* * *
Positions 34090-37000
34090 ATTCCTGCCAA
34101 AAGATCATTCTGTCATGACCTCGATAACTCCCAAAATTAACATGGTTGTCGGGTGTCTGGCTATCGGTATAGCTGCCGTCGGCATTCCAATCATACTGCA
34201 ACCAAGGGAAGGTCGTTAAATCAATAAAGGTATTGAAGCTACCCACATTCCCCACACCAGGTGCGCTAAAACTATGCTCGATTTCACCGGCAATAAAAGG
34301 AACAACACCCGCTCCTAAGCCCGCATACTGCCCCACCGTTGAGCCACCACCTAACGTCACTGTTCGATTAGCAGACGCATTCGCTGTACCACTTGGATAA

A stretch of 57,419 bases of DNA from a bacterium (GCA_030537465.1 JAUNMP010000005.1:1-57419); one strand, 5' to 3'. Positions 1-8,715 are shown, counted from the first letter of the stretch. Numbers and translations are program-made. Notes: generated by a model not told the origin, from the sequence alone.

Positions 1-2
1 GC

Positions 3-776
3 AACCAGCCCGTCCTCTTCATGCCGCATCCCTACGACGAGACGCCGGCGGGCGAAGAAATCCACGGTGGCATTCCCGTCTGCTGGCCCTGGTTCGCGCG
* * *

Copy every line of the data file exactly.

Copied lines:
Positions 34090-37000
34090 ATTCCTGCCAA
34101 AAGATCATTCTGTCATGACCTCGATAACTCCCAAAATTAACATGGTTGTCGGGTGTCTGGCTATCGGTATAGCTGCCGTCGGCATTCCAATCATACTGCA
34201 ACCAAGGGAAGGTCGTTAAATCAATAAAGGTATTGAAGCTACCCACATTCCCCACACCAGGTGCGCTAAAACTATGCTCGATTTCACCGGCAATAAAAGG
34301 AACAACACCCGCTCCTAAGCCCGCATACTGCCCCACCGTTGAGCCACCACCTAACGTCACTGTTCGATTAGCAGACGCATTCGCTGTACCACTTGGATAA

A stretch of 57,419 bases of DNA from a bacterium (GCA_030537465.1 JAUNMP010000005.1:1-57419); one strand, 5' to 3'. Positions 1-8,715 are shown, counted from the first letter of the stretch. Numbers and translations are program-made. Notes: generated by a model not told the origin, from the sequence alone.

Positions 1-2
1 GC

Positions 3-776
3 AACCAGCCCGTCCTCTTCATGCCGCATCCCTACGACGAGACGCCGGCGGGCGAAGAAATCCACGGTGGCATTCCCGTCTGCTGGCCCTGGTTCGCGCG